Getty Images/Joe Raedle
The Promised Land
Obama Triumphs, and We Are Freed
By Edward Shanahan
“Free at last! Free at last! Thank God Almighty, we are free at last!”
That powerful coda to Martin Luther King’s soaring “ I Have A Dream” speech in Washington in 1963 seems altogether fitting to describe the feelings many of us share about Barack Obama’s lopsided election to be the next President of the United States.
We suddenly feel liberated from the prison of the eight-year Bush Administration—its wars, its deceits, its right-wing ideology.
In this single election, we have unshackled ourselves from a Republican dominance that virtually extends all the way back to Ronald Reagan in 1980 and his defeat of the admirable Jimmy Carter. Almost three decades of conservative, pro-corporate, anti-government rule, including the Clinton centrist inter-regnum, have been finally, and decisively rejected by a huge majority of American voters. We have shaken off our torpor and come to our senses.
And it took a young, African American with little political experience, to make the iron-clad case for change, for upending the old regimes by appealing to our better instincts with his message of candor, optimism, hope and unity.
How hard he worked, how loudly and passionately he spoke to us. What incredible resolve and discipline he displayed in a bruising, marathon campaign that spanned nearly two years. And in the process we could not help but become engaged. He gained our interest, then earned our support, financial and tactical, and eventually won our votes and trust.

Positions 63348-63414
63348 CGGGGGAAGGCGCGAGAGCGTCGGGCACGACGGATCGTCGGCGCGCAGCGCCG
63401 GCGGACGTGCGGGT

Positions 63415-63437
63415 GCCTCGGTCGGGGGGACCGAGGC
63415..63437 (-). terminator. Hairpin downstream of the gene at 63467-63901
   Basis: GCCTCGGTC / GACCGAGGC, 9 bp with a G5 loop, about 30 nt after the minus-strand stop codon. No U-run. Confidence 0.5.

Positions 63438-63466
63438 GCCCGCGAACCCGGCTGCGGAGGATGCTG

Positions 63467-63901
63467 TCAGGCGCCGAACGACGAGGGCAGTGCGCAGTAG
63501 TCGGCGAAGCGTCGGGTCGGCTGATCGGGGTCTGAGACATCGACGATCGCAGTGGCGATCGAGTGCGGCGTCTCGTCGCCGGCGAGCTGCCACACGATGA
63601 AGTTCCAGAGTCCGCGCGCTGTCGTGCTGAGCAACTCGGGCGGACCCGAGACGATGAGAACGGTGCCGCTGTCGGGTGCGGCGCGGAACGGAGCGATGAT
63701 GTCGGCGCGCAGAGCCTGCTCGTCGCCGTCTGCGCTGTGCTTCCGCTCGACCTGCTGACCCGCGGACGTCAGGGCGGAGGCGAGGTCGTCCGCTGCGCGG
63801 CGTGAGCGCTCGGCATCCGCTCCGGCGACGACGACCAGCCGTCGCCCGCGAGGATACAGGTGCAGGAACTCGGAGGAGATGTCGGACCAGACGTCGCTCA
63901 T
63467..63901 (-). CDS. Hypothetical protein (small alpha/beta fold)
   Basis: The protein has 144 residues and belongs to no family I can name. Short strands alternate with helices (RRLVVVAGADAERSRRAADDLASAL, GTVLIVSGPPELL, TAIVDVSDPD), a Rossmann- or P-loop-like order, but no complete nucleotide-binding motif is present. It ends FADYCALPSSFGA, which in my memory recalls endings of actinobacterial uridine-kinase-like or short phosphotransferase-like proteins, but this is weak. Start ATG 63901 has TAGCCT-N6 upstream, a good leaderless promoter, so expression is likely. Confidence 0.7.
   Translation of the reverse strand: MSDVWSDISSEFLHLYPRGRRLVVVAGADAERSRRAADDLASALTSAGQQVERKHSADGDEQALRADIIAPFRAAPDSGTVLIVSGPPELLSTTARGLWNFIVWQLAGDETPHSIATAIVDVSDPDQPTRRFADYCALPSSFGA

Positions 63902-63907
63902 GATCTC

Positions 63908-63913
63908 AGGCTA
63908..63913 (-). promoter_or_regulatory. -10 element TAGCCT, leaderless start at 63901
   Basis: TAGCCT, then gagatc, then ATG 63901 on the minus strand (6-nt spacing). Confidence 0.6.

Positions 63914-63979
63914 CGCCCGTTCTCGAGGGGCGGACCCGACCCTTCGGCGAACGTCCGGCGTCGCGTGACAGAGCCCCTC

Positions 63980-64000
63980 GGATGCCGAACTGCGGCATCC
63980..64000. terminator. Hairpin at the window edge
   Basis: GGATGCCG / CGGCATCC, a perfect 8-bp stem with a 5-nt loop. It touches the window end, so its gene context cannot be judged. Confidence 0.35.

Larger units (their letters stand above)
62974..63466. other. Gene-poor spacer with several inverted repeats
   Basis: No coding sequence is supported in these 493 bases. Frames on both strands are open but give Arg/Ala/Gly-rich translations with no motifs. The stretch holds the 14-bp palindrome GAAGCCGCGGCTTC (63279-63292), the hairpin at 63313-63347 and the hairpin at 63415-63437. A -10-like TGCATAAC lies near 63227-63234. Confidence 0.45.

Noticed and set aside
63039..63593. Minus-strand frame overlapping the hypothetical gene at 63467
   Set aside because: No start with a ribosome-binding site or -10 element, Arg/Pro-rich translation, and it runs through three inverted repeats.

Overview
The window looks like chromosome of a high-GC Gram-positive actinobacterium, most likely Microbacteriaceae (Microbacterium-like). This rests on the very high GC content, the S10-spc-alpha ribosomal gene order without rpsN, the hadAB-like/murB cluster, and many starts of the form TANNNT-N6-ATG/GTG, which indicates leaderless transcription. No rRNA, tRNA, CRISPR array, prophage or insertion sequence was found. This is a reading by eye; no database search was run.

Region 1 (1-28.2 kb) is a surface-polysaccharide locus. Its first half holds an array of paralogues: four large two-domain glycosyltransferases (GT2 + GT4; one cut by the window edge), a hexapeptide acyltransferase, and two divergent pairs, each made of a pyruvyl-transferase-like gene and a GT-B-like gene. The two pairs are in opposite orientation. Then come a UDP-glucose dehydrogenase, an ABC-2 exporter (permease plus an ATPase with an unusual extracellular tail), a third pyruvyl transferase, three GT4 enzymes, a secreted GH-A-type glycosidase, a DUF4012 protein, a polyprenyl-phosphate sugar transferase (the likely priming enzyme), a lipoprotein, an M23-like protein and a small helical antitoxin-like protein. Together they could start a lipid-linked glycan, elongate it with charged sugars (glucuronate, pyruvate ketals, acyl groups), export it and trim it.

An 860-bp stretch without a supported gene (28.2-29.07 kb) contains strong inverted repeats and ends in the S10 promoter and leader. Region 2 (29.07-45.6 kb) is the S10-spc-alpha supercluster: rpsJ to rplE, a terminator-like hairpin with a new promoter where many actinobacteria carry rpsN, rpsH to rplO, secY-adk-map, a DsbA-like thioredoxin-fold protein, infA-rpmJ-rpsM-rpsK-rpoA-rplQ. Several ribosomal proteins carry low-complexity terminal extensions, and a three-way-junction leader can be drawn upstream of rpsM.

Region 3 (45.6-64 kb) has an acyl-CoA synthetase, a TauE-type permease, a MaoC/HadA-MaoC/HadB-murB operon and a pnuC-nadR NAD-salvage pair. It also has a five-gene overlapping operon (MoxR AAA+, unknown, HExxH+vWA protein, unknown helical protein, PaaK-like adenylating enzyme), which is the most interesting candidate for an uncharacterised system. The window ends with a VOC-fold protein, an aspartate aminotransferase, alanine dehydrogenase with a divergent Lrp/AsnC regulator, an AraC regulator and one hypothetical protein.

Surprisingly, it did not take very long on election night for the outcome to become clear, which it turns out was precisely because Obama had framed the issues facing the country, and his positions so starkly and with such clarity. No opportunity for miscounts, challenged ballots, other electoral hi-jinks. The case for Obama and the Democratic party was just too strong, too incontrovertible.
So it is not only African Americans who are newly freed with the breaking down of this final barrier—their ability to become president of this incredibly diverse but in many ways deeply troubled nation. Obama brought into the political process legions and legions of Americans from all segments of society who had previously felt shut out of our democratic system.
I invoke the memory of Dr. King and his ringing words because I was standing not 10 feet from him on that August day in 1963 on the steps of the Lincoln Memorial. I was not the only one moved by his words, its cadences, its meaning. About 200,000 other people felt as I did.
That is the power that words have. And so it was in the summer of 2004 when Obama delivered the keynote address at the Democratic convention in Boston. His was another voice that would be remembered over time and whose words might be translated into a new change in the direction of the country.
And that is absolutely what happened a mere four years later.
downstreet.net©2001. All rights reserved.